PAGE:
In fact, attacks by Islamic extremists against Americans gained momentum right through the 1990s, despite American-led progress in the “peace process.” These included the attempt to blow up the World Trade Center in 1993, the bombing of the U.S. military residence in Dhahran in 1996, and attacks on the U.S. embassies in Kenya and Tanzania in 1998. There was no correlation between these attacks and the ups or downs of Israeli-Palestinian relations.

THOSE WHO killed thousands in New York and Washington had a different agenda, many levels above resentment at any specific American policy. Their grievance combines all grievances and supersedes them. The problem, as they have diagnosed it, is not what America does, but what America is. By America’s very nature, they believe, it is a power arrayed against Islam. Those who went happily to their deaths at the helm of four airliners were striking a blow against Satan incarnate—centers of a vast economic and military conspiracy to subordinate and enslave over a billion Muslims. Their message to America was this: cease to exercise your power now, or we will overpower you.

An audacious agenda? These same extremists believe that they single-handedly brought down another world power, the Soviet Union, by their steadfast jihad in Afghanistan. As a result of their deeds, so they believe, Soviet forces retreated, the Soviet Union collapsed, and hundreds of millions of Muslims trapped in the Soviet empire gained their freedom. Islam’s extremists believe that the fall of the Soviet Union was a triumph of Islamic belief over communist atheism. America, to them, represents the other face of unbelieving materialism; like the Soviet Union, America too will tumble.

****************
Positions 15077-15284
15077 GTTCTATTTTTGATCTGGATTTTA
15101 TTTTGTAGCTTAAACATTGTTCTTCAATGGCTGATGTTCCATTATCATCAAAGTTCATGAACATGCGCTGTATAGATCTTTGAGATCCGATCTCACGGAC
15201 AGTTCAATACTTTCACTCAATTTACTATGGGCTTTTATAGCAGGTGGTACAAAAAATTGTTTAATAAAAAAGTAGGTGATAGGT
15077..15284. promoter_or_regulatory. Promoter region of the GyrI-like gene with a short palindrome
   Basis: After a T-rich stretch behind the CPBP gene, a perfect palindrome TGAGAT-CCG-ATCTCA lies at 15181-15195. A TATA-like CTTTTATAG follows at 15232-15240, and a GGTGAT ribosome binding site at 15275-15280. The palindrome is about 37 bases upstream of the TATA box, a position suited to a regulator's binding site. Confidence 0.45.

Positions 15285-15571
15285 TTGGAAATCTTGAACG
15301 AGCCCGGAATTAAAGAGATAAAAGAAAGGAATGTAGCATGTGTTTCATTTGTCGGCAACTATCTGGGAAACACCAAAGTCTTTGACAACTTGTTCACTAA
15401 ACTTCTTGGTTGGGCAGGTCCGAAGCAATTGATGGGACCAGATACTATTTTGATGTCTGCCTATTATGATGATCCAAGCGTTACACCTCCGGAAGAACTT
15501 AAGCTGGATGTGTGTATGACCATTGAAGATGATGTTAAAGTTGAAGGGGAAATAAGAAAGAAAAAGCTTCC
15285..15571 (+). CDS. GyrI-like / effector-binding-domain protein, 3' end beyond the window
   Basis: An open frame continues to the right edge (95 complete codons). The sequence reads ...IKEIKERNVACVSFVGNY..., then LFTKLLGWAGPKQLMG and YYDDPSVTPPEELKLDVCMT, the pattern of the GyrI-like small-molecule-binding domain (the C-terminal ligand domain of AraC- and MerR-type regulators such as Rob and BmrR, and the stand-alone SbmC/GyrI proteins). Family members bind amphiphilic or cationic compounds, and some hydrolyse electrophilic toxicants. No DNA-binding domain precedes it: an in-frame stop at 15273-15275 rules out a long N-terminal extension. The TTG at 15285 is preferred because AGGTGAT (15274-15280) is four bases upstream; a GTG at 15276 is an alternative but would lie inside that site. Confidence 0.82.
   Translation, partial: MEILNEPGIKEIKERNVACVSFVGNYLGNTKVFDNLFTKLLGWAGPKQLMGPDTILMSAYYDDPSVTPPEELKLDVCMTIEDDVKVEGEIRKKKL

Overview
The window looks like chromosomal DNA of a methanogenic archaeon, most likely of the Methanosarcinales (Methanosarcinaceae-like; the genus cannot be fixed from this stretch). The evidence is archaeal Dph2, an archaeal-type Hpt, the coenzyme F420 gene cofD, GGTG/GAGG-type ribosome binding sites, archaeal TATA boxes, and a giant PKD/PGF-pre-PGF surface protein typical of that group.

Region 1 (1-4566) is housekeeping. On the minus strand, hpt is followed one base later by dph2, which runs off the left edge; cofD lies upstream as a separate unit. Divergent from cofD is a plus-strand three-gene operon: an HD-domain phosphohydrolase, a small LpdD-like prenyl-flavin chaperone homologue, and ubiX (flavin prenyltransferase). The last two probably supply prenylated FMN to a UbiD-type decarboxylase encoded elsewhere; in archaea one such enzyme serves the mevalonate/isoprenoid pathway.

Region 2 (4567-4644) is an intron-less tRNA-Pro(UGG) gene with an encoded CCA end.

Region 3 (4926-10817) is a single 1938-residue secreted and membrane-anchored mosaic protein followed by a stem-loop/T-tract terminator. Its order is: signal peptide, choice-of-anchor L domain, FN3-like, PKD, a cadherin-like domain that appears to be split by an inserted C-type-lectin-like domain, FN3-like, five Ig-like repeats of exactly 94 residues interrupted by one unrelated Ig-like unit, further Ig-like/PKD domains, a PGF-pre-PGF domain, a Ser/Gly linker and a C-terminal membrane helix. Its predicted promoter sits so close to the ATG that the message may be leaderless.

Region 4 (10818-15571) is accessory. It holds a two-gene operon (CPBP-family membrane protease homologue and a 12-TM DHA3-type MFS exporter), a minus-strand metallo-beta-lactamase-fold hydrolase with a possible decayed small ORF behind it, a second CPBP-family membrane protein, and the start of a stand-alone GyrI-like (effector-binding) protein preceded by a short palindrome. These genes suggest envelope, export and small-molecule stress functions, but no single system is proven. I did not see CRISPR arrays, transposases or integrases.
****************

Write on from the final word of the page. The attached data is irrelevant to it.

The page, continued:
And so the expectations of those who conceived and executed the attacks against the World Trade Center and the Pentagon are limitless. Their campaign is meant to compel the withdrawal of American fleets from the shores of Muslim lands; the disappearance of American fighters, bombers, and cruise missiles from the skies over Muslim heads; a cut-off of American support for puppet regimes that control Mecca and the oil treasures of Islam; and an abandonment of the Jews, occupiers of a Muslim land—in short, a general American retreat from the Middle East, heartland of Islam.

IRONICALLY, the attacks against America have come at the low tide of Islamic extremism in the Middle East. Over the past decade, regimes in Egypt, Saudi Arabia, Algeria, and other threatened countries, have suppressed the domestic threat posed by extremists. Some scholars have even determined that the Middle East has entered a “post-Islamist” phase.

But it is precisely the success of suppression in the Arab world that has created the threat to the West in general, and the United States in particular. Extremism, unable to defeat the Arab regimes or Israel, now directly targets their American protector. In the past, the United States relied upon allies to bear the brunt of the battle against Islamic extremism. At this moment, it seeks to build a coalition. But in future, it will have no choice but to lead from the front.